Thanks for your comments on this. Its forcing me to consider a few things that I have not thought about yet.
 
#25
Another good shot of our Mog during our trip "Up North". The second photo is of the terrain around Kemess Mine in Northern British Columbia.

We use an outdoor kitchen a lot. I find it easier and my wife and I can do double duty. One keeps up with dishes while the other cooks. The awning makes it easy in the rain. The only time it is inconvenient is when it is cold. When I build the new camper I will mount a slide out table somewhere near the location of the table in the photo in order to accommodate our outdoor stove and prep area.... I have been having a look at some of the jeep trailer and suv set-ups....has anybody integrated these systems into their fullsize campers.

The big white cooler is just there as we were packing a weeks supply of food for three adults.....turned out to be closer to two weeks supply of food. The truck was absolutely packed as far as the external storage was concerned.
 

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#27
Well yes....That one would do nicely. Guess I'll be designing some storage boxes for behind the rear tires........Wow, is that ever a nice set up....I would make it a little less complex, but what a great start.

Thanks Victorian.....
 
#28
So all this talk about cooking brings up another point......

I have decided to go with a diesel fired cooktop inside the camper. Outside I will be using a two burner liquid fuel stove as well as a grill, now I was thinking of going with charcoal, but ran across this today:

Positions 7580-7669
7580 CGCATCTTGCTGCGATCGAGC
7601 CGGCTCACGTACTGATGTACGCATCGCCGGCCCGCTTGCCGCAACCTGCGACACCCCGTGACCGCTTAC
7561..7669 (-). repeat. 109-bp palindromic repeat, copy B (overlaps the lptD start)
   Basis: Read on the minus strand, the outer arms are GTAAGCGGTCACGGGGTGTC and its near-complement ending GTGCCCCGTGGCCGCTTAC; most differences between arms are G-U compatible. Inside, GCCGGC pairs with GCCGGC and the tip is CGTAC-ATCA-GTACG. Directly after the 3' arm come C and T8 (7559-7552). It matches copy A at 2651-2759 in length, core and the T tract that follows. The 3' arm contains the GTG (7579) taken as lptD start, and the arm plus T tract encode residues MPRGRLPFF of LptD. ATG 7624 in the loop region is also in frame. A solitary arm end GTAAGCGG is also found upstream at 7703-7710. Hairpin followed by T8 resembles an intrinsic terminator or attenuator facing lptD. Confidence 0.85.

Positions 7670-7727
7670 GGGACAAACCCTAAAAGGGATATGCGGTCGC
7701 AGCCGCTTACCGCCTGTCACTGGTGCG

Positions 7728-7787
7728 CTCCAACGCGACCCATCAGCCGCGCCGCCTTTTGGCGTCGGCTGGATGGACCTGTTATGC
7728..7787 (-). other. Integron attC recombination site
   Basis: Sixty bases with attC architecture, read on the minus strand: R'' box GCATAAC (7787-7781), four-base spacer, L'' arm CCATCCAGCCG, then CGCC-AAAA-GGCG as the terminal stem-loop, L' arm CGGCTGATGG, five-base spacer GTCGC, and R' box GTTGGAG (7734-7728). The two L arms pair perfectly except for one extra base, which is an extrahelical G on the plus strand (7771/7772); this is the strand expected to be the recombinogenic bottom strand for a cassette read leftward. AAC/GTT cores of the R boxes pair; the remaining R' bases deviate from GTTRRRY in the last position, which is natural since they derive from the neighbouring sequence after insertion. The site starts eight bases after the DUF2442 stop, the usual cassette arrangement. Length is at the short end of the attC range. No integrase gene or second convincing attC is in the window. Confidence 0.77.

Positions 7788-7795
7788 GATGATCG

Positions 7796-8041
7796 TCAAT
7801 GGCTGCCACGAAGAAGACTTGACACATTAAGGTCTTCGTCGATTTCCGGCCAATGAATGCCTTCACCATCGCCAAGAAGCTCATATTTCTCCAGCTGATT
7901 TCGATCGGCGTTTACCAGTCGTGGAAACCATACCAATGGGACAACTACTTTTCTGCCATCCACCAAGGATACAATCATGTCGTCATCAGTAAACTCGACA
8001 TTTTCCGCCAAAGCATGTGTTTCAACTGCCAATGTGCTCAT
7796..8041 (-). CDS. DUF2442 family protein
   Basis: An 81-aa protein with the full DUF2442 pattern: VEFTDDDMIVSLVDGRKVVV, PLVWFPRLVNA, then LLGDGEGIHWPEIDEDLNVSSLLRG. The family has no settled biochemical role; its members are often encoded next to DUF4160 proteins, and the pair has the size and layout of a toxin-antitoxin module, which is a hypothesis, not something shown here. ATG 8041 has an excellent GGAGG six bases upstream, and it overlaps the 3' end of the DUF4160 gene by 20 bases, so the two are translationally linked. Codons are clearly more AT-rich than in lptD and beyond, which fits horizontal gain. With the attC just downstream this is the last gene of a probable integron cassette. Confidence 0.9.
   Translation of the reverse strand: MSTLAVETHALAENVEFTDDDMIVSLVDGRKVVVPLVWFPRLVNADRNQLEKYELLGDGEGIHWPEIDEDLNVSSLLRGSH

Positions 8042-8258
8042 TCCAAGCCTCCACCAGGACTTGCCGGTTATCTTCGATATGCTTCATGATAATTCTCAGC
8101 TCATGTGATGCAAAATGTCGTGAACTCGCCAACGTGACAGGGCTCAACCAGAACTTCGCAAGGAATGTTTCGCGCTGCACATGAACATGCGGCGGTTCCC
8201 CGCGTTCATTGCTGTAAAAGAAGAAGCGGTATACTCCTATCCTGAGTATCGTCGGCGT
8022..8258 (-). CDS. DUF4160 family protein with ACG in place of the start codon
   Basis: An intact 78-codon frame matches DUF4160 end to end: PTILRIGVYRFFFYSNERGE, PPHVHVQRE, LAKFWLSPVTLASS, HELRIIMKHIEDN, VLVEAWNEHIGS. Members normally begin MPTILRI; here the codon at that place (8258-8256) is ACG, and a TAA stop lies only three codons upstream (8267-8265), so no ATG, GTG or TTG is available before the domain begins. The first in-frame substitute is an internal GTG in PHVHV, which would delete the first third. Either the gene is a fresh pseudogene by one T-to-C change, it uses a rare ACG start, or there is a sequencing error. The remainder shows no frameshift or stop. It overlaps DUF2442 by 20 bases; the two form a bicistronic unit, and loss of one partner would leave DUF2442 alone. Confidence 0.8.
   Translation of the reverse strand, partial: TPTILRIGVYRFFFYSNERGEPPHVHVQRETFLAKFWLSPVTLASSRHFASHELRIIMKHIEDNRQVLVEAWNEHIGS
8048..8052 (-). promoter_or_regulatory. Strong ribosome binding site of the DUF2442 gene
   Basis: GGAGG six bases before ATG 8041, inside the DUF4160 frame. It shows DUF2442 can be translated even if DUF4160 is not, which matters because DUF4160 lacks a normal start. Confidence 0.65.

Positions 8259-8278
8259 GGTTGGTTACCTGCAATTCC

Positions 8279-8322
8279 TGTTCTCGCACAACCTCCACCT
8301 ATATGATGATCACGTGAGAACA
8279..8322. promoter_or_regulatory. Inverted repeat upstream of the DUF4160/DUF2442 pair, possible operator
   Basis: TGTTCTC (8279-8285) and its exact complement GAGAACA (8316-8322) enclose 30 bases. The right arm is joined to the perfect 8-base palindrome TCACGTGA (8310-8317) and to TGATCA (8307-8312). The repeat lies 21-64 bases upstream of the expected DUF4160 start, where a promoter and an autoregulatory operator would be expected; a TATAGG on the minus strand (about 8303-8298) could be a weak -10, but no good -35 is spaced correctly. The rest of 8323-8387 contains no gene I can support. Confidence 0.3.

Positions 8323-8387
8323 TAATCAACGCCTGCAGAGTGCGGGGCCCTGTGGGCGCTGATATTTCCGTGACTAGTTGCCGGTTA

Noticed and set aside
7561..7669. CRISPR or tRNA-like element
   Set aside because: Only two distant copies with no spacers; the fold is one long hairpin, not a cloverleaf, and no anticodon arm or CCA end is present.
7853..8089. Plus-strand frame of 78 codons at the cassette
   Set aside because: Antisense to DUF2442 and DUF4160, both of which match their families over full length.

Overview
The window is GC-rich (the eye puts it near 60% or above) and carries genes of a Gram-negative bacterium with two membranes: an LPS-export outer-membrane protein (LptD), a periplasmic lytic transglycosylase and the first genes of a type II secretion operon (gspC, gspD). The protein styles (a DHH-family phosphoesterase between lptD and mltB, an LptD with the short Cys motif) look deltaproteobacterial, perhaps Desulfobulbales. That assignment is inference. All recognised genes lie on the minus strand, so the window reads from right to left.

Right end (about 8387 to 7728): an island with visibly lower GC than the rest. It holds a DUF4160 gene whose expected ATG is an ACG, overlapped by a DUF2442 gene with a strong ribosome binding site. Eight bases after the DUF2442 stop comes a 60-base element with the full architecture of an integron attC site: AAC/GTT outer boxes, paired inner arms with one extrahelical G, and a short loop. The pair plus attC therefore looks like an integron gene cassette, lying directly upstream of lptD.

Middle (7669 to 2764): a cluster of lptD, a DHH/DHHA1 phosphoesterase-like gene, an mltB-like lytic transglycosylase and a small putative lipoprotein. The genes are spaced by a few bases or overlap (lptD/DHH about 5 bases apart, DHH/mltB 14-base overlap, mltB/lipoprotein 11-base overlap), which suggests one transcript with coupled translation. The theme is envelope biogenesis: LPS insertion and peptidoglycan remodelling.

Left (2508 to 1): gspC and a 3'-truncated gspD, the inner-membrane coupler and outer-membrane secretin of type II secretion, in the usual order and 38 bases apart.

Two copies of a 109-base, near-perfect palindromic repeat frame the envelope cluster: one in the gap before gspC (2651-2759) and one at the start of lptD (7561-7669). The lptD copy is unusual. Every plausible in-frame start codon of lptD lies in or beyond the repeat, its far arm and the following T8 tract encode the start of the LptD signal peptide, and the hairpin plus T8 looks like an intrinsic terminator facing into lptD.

https://www.youtube.com/watch?v=OzyXye7rir8

There could be something to this as I will really only want to cook outside on nice days anyway.....

Another question for anyone who wants to chime in - Does a Slow Cooker seem like a reasonable way to make meals while overlanding? They draw between 90 and 200 watts depending on power setting, so I was thinking cooking on low (100W) for 7 hours on my 24 Volt system would use a total of 30amps of my battery power. Does this seem reasonable if I was to do it on days where we knew we had a long drive? Or does that seem excessive for cooking a meal?
 
#30
Your set-up sounds similar to ours, we have the Webasto X100 diesel cooktop inside, and a gas cooktop outside. We have a great slow cooker, which we regularly use - Ecopot . We have the 24/7 version with a 12v heating element, keeps it hot all day. We use it for stews, chicken, corned beef, and even to make cakes. Cook a stew on the bottom, and a cake on the top.

( By "We' I really mean my fantastic camp cook :) )



We make enough for two meals, freezing what's left for some time in the future.

The other we have is an electric bread maker, it takes about four hours for the bread, but the machine only draws about 800W for about 40 minutes, so we only use it when we are driving. It's great to pull into a camp site and have stew and bread ready to go :)

One more thing to consider, is a gas barbeque, we have a little Weber which works great, but takes up a fair bit of space and uses a lot of gas.